While some of the kids in their class immediately begin to embrace their inner Nazi, Logan and Cade are open and clear about their opposition to the assignment, and they flat out refuse to do it. After speaking with Principal McNeil, they receive an email saying that he and Mr. Bartley would like to meet with them.  Before that happens, Cade and Logan head up to Fort Ontario, where the Safe Haven Museum and Education Center is located. a place known for having harbored 982 Jewish refugees from August 1944 to February 1946. There, Logan and Cade work on an alternative assignment based on this rescue to bring with them when they meet with Principal McNeil and Mr. Bartley.

Although Mr. Bartley agrees to offer their assignment as an alternative for students who feel the way Logan and Cade do, the two friends are still not satisfied. After talking to her father, who tells Logan about an organization called Humanity for Peace and Justice, she and Cade must decide if and how far they are willing to take their opposition to the Wannsee Conference assignment into the public realm.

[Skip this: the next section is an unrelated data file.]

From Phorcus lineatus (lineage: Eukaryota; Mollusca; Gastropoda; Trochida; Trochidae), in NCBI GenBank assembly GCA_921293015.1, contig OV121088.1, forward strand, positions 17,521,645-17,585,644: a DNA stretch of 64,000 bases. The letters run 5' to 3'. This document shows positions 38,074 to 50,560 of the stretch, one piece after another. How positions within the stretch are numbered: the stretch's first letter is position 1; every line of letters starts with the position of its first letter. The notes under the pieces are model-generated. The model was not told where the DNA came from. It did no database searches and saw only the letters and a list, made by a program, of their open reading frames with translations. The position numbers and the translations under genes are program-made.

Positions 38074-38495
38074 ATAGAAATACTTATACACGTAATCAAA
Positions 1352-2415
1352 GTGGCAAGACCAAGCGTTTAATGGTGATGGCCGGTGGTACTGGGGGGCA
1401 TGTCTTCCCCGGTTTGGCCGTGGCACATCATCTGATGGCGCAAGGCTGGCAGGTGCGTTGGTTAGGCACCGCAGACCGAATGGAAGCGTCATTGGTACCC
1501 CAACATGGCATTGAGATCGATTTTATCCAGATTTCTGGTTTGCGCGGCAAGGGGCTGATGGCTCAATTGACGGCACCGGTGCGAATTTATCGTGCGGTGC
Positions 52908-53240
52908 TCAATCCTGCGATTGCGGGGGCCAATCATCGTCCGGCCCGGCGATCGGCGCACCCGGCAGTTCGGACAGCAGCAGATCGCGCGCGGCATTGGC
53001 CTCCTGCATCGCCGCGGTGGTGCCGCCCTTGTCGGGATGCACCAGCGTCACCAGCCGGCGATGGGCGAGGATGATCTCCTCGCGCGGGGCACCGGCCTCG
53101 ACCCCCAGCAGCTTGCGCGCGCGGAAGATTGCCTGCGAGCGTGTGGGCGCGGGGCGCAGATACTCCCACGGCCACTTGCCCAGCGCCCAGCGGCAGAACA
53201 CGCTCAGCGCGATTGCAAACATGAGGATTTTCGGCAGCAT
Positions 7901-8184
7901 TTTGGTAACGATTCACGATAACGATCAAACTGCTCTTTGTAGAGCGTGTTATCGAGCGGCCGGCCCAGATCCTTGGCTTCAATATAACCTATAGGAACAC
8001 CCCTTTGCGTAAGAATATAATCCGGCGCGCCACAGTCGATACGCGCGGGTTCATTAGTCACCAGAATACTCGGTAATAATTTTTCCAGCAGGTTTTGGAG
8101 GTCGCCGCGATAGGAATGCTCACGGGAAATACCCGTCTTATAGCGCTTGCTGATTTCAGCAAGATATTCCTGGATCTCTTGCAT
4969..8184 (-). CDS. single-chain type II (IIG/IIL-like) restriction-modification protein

Although the novel is centered on the assignment to debate the fate of Europe's Jewish population as if the students were Nazis sitting around that table in Wannsee, there is a lot going on. Naturally, an assignment like this would bring out the best and the worst in students, as well as those who have no real opinion, and Wiemer hasn't ignored them. The novel is told from different perspectives, including Principal McNeil and Mr. Bartley, and gives readers some needed insight into the thinking of these different characters, though the majority of the novel is told from the point of view of Logan and Cade.